Buying a home will probably be the most exciting yet agonizing time of your life. The process should not scare you away as long as you know what to expect.
During the home buying journey the most exciting part typically centers on home shopping. Taking weekends looking at homes while imagining how you would decorate is the fun part.
The agonizing part starts with getting approved for a mortgage loan. Here are six facts that can make the mortgage approval process easier.
1. Most Common Loan Types
FHA and Fannie Mae. The Federal Housing Administration (FHA), and the Federal National Mortgage Association (Fannie Mae) are related agencies designed to promote loans, especially to low- and moderate-income home buyers. These agencies do not directly make mortgage loans, but both have resulted in banks making many more home loans than they otherwise would have. There is a downside to FHA loans. FHA loans require monthly mortgage insurance premiums. Lenders who underwrite loans to Fannie Mae or Freddie Mac, the nation’s two largest government-backed mortgage investors, do not require mortgage insurance if the loan amount is less than 80 percent of the home’s value.
Conventional Loans. Conventional loans are not backed by any federal agency and most banks and lenders offer conventional loans. Because conventional loans are not backed by the government lenders follow stricter underwriting guidelines which require good credit, a strong financial status and lower loan-to-value ratios. To qualify for a conventional loan, a borrower must have a credit score of at least 620 but in reality this credit score would result in higher mortgage payments due to the addition of risk-based lender fees. Conventional loans generally require at 5 percent down payment
VA Loans. VA loans are home mortgages guaranteed by the federal government through the Department of Veterans Affairs. Both active-duty military and veterans are eligible to use the VA loan program to finance the purchase of a home. VA loans do not require a down payment.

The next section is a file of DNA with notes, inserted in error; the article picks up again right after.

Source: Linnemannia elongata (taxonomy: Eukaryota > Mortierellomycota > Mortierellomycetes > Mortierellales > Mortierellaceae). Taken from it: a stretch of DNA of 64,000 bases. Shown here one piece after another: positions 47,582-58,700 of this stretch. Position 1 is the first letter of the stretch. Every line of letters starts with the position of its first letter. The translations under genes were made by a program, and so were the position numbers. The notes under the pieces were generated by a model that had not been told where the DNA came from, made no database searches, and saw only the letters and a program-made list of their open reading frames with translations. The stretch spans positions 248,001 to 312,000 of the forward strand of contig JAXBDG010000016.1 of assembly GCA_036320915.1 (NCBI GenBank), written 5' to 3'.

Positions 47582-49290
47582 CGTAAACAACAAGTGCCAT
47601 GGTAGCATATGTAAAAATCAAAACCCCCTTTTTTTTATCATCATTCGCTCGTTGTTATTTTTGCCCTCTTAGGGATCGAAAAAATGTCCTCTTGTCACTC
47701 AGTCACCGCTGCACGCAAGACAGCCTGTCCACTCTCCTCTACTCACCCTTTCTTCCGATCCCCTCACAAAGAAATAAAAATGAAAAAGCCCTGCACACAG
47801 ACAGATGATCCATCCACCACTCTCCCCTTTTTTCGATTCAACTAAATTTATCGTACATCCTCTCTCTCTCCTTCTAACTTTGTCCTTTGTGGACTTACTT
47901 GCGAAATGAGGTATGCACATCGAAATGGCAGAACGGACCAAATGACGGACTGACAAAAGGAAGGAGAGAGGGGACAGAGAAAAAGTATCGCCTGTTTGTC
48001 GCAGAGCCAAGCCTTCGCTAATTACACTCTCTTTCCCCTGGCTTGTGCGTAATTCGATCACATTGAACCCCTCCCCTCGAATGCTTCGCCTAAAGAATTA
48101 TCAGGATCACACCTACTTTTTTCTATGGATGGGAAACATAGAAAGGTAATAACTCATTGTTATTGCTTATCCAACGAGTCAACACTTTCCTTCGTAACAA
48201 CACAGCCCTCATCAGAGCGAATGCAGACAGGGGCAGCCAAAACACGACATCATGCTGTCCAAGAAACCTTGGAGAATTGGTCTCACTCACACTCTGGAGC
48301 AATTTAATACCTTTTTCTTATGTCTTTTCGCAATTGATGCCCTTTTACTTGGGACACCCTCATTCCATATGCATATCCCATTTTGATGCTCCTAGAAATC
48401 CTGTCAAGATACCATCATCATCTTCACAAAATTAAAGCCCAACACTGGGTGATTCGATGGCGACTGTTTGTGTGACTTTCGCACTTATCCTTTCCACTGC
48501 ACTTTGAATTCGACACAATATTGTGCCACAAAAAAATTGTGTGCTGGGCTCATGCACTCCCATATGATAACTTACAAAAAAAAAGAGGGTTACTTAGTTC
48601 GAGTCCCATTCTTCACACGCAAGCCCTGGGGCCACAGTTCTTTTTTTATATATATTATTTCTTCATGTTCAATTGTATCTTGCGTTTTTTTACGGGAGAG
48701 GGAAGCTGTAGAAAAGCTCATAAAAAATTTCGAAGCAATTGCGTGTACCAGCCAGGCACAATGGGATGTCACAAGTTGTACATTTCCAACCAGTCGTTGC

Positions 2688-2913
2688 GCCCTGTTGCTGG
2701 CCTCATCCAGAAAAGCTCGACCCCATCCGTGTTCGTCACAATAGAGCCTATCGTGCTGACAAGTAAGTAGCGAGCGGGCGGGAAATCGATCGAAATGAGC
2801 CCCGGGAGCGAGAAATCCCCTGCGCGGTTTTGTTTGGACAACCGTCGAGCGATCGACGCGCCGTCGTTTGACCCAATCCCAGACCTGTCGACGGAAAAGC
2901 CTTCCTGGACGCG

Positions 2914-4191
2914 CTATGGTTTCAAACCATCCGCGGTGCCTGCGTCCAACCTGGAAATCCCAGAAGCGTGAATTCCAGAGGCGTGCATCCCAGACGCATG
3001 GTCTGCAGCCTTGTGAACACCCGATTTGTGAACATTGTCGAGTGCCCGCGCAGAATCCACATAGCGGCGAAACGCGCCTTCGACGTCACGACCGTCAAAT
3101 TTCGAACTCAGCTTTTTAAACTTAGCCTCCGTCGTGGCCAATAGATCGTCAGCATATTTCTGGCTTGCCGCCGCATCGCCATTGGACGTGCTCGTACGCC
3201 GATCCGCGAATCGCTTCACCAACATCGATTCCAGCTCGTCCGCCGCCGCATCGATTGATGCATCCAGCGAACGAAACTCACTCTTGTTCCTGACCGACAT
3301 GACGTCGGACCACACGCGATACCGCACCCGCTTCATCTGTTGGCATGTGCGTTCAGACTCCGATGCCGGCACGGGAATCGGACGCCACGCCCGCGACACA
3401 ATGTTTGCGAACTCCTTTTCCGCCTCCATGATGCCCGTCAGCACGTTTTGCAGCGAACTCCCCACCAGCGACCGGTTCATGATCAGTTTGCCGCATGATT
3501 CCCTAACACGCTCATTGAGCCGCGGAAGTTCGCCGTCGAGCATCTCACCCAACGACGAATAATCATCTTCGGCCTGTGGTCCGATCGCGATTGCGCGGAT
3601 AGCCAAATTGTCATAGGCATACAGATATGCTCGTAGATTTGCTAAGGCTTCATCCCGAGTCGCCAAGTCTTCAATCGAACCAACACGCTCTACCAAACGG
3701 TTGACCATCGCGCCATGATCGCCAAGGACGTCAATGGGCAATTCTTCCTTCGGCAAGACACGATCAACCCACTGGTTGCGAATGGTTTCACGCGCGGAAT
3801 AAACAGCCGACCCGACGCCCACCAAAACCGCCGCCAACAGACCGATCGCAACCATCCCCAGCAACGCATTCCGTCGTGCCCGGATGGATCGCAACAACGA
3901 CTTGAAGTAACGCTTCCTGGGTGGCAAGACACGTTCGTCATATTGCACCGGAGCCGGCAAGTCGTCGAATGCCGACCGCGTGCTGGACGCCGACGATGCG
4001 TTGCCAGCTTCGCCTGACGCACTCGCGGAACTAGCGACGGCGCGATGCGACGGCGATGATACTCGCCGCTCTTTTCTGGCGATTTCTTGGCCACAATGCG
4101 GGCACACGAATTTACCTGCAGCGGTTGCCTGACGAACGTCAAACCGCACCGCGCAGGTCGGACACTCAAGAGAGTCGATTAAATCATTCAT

USDA Loans. USDA Home Loans allow 100% financing for a home purchase, so there is no down payment required. The minimum credit score required for automated approval is 640 and no late housing payments for at least one year. However, there are exceptions made to the credit score requirement for borrowers with thin files.
2. Down payment requirements differ depending on type of loan
- 0% percent down payment. Under the U.S. Department of Veterans Affairs program, VA loans do not require a down payment. A veteran can purchase a home for no money down. This type of loan allows for 100% financing all the way through the maximum conforming loan limit in the county in which the property is located. In fact, this type of loan can allow for even higher than the maximum conforming loan limit if you do have a down payment.
- 3.0 percent down payment. Fannie Mae and Freddie Mac will back mortgages with down payments of as little as 3% of the home’s price. The 3% loans from Fannie and Freddie offer some advantages over the 3.5% down loans offered by FHA. The FHA loans require borrowers to pay for private mortgage insurance premiums for the entire term of the mortgage.
- 3.5 percent down payment. FHA loans require a minimum 3.5% down payment. Most lenders can lend up to $417,000 with the exception of Alaska, Hawaii and Guam. But keep in mind FHA loans come with a monthly mortgage insurance payment, which can make it more expensive than a conventional mortgage.